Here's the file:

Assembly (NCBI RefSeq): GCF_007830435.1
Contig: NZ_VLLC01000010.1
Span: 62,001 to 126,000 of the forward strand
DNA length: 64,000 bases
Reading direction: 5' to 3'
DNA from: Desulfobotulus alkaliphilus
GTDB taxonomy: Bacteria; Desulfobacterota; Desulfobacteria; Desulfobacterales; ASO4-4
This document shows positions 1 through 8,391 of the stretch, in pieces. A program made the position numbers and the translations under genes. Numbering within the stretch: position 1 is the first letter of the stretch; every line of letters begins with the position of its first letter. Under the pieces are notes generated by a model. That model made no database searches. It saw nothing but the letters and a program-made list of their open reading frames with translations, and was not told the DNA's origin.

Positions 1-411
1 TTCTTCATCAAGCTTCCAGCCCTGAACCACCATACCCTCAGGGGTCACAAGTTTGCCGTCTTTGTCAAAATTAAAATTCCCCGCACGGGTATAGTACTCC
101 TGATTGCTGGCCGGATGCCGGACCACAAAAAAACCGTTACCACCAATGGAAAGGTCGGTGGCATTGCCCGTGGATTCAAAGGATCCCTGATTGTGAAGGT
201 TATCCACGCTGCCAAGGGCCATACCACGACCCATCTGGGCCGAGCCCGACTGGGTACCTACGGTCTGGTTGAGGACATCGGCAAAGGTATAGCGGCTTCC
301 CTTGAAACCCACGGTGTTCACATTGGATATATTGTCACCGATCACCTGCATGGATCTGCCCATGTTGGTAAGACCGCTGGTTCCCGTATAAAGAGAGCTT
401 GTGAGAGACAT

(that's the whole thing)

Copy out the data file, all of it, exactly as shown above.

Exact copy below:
Assembly (NCBI RefSeq): GCF_007830435.1
Contig: NZ_VLLC01000010.1
Span: 62,001 to 126,000 of the forward strand
DNA length: 64,000 bases
Reading direction: 5' to 3'
DNA from: Desulfobotulus alkaliphilus
GTDB taxonomy: Bacteria; Desulfobacterota; Desulfobacteria; Desulfobacterales; ASO4-4
This document shows positions 1 through 8,391 of the stretch, in pieces. A program made the position numbers and the translations under genes. Numbering within the stretch: position 1 is the first letter of the stretch; every line of letters begins with the position of its first letter. Under the pieces are notes generated by a model. That model made no database searches. It saw nothing but the letters and a program-made list of their open reading frames with translations, and was not told the DNA's origin.

Positions 1-411
1 TTCTTCATCAAGCTTCCAGCCCTGAACCACCATACCCTCAGGGGTCACAAGTTTGCCGTCTTTGTCAAAATTAAAATTCCCCGCACGGGTATAGTACTCC
101 TGATTGCTGGCCGGATGCCGGACCACAAAAAAACCGTTACCACCAATGGAAAGGTCGGTGGCATTGCCCGTGGATTCAAAGGATCCCTGATTGTGAAGGT
201 TATCCACGCTGCCAAGGGCCATACCACGACCCATCTGGGCCGAGCCCGACTGGGTACCTACGGTCTGGTTGAGGACATCGGCAAAGGTATAGCGGCTTCC
301 CTTGAAACCCACGGTGTTCACATTGGATATATTGTCACCGATCACCTGCATGGATCTGCCCATGTTGGTAAGACCGCTGGTTCCCGTATAAAGAGAGCTT
401 GTGAGAGACAT